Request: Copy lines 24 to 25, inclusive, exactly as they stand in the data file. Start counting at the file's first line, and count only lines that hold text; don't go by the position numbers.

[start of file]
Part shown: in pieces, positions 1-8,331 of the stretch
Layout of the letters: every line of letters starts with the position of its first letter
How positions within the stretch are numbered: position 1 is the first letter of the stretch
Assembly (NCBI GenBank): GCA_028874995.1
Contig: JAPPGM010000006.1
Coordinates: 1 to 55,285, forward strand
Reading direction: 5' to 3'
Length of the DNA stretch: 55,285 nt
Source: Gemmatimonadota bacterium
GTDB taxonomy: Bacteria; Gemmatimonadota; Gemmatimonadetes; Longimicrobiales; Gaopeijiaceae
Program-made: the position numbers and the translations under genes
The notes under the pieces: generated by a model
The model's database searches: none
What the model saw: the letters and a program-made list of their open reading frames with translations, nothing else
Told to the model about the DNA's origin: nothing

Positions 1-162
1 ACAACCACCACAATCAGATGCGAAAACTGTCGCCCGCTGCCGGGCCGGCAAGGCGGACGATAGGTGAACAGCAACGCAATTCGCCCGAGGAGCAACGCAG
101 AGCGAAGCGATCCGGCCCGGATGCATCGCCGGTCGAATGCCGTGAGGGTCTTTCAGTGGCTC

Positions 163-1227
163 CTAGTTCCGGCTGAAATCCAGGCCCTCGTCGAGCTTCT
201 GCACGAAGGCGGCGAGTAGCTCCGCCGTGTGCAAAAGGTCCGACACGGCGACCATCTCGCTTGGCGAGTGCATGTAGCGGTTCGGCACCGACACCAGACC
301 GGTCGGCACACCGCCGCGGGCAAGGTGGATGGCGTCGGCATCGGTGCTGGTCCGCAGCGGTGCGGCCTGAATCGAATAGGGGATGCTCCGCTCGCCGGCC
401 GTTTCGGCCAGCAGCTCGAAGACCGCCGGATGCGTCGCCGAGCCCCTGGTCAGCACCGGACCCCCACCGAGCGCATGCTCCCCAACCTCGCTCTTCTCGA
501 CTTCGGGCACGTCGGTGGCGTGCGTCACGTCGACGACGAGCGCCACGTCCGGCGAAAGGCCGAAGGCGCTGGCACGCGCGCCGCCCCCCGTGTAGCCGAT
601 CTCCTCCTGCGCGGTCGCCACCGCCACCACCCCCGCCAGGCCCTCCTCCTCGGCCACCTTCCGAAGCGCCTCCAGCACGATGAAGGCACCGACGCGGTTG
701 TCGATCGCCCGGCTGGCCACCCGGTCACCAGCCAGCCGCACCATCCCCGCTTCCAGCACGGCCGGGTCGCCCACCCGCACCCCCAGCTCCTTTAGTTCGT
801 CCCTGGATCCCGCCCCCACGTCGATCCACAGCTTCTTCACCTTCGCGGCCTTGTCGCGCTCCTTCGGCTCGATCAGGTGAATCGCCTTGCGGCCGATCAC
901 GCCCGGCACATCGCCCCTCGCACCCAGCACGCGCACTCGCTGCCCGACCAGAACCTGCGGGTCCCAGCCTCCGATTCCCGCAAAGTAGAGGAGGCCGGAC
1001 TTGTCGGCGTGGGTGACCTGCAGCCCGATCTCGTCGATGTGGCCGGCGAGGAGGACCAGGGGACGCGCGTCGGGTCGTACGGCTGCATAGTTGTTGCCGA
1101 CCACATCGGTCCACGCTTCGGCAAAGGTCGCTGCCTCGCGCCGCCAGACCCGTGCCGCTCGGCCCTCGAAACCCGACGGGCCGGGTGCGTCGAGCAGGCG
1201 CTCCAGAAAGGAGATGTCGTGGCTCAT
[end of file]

501 CTTCGGGCACGTCGGTGGCGTGCGTCACGTCGACGACGAGCGCCACGTCCGGCGAAAGGCCGAAGGCGCTGGCACGCGCGCCGCCCCCCGTGTAGCCGAT
601 CTCCTCCTGCGCGGTCGCCACCGCCACCACCCCCGCCAGGCCCTCCTCCTCGGCCACCTTCCGAAGCGCCTCCAGCACGATGAAGGCACCGACGCGGTTG